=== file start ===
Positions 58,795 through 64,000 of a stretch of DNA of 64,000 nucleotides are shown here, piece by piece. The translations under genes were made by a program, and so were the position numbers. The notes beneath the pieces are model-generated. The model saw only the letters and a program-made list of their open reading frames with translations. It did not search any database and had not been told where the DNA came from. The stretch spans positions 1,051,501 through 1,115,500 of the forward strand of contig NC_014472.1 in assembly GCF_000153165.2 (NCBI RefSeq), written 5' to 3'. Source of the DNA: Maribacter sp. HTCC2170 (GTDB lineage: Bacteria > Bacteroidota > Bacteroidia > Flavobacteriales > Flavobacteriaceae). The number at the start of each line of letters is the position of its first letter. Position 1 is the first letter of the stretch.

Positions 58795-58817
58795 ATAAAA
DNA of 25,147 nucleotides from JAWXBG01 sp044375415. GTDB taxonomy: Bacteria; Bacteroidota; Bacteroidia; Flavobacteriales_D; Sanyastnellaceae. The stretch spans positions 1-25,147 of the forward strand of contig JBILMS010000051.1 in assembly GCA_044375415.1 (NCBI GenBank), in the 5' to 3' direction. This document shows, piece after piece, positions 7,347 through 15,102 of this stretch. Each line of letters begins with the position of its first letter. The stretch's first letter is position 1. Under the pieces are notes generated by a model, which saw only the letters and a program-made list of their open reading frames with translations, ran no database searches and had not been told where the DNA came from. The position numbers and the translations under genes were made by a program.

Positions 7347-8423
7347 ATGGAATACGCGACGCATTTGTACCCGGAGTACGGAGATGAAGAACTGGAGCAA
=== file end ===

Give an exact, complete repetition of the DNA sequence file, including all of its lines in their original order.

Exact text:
Positions 58,795 through 64,000 of a stretch of DNA of 64,000 nucleotides are shown here, piece by piece. The translations under genes were made by a program, and so were the position numbers. The notes beneath the pieces are model-generated. The model saw only the letters and a program-made list of their open reading frames with translations. It did not search any database and had not been told where the DNA came from. The stretch spans positions 1,051,501 through 1,115,500 of the forward strand of contig NC_014472.1 in assembly GCF_000153165.2 (NCBI RefSeq), written 5' to 3'. Source of the DNA: Maribacter sp. HTCC2170 (GTDB lineage: Bacteria > Bacteroidota > Bacteroidia > Flavobacteriales > Flavobacteriaceae). The number at the start of each line of letters is the position of its first letter. Position 1 is the first letter of the stretch.

Positions 58795-58817
58795 ATAAAA
DNA of 25,147 nucleotides from JAWXBG01 sp044375415. GTDB taxonomy: Bacteria; Bacteroidota; Bacteroidia; Flavobacteriales_D; Sanyastnellaceae. The stretch spans positions 1-25,147 of the forward strand of contig JBILMS010000051.1 in assembly GCA_044375415.1 (NCBI GenBank), in the 5' to 3' direction. This document shows, piece after piece, positions 7,347 through 15,102 of this stretch. Each line of letters begins with the position of its first letter. The stretch's first letter is position 1. Under the pieces are notes generated by a model, which saw only the letters and a program-made list of their open reading frames with translations, ran no database searches and had not been told where the DNA came from. The position numbers and the translations under genes were made by a program.

Positions 7347-8423
7347 ATGGAATACGCGACGCATTTGTACCCGGAGTACGGAGATGAAGAACTGGAGCAA